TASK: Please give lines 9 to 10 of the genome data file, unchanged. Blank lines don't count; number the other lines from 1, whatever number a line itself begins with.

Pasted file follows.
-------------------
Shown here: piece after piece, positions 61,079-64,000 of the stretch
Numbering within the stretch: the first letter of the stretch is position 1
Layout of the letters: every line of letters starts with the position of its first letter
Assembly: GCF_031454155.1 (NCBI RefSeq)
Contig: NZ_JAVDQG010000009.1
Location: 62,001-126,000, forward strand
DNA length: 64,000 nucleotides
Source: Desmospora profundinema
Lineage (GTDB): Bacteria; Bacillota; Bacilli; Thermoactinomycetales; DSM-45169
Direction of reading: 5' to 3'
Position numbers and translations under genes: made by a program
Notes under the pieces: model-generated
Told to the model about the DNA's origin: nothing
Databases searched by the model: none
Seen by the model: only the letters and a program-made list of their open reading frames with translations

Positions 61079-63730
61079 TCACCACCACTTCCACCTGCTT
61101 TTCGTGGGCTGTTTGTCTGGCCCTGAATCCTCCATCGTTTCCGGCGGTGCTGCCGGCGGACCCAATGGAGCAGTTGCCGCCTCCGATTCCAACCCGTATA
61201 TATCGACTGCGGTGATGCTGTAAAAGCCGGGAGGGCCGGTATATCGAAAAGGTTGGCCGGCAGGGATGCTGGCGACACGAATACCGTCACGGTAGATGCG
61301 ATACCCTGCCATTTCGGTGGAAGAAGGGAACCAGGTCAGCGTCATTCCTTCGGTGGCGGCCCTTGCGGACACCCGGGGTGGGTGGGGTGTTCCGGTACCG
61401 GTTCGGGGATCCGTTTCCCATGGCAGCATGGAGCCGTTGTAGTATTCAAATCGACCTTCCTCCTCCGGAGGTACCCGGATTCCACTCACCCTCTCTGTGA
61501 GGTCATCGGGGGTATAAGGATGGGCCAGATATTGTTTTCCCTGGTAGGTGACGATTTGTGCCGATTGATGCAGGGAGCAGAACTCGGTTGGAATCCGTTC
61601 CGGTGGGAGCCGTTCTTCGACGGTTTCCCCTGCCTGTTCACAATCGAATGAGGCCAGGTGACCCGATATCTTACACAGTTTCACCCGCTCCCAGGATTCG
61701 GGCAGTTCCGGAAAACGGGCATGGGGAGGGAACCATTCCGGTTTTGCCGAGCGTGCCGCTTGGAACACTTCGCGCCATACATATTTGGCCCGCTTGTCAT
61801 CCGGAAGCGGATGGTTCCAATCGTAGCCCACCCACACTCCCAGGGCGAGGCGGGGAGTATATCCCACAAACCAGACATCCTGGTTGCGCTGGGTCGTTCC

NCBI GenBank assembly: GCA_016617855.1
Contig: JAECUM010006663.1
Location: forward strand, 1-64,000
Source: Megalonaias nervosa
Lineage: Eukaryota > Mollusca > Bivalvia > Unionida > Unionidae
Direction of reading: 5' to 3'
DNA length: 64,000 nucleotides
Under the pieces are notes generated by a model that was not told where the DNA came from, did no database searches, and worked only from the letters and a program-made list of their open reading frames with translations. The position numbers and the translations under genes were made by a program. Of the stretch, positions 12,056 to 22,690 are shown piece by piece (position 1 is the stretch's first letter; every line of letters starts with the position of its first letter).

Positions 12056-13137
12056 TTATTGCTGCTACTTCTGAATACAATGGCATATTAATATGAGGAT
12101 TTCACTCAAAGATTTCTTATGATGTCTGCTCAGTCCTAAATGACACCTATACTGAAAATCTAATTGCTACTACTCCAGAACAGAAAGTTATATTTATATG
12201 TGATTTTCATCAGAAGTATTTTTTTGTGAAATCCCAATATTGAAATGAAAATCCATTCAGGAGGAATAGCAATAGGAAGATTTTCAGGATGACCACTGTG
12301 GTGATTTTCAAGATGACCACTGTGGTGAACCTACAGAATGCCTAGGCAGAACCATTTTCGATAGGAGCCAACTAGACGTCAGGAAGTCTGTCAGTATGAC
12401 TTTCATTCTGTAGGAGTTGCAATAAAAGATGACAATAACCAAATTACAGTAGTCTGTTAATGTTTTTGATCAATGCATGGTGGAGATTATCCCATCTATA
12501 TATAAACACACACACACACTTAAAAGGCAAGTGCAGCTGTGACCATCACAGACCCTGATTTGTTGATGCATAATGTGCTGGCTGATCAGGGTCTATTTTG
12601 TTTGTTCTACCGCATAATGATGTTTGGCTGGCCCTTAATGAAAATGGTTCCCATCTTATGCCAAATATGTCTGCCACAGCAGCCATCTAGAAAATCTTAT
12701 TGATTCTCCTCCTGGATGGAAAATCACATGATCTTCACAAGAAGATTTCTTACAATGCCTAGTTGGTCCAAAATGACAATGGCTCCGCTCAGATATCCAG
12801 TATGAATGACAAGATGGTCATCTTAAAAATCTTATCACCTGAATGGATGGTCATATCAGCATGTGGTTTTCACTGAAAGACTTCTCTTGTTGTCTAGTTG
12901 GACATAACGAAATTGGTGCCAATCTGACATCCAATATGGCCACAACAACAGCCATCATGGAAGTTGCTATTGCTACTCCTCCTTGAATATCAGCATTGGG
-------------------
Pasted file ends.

Lineage (GTDB): Bacteria; Bacillota; Bacilli; Thermoactinomycetales; DSM-45169
Direction of reading: 5' to 3'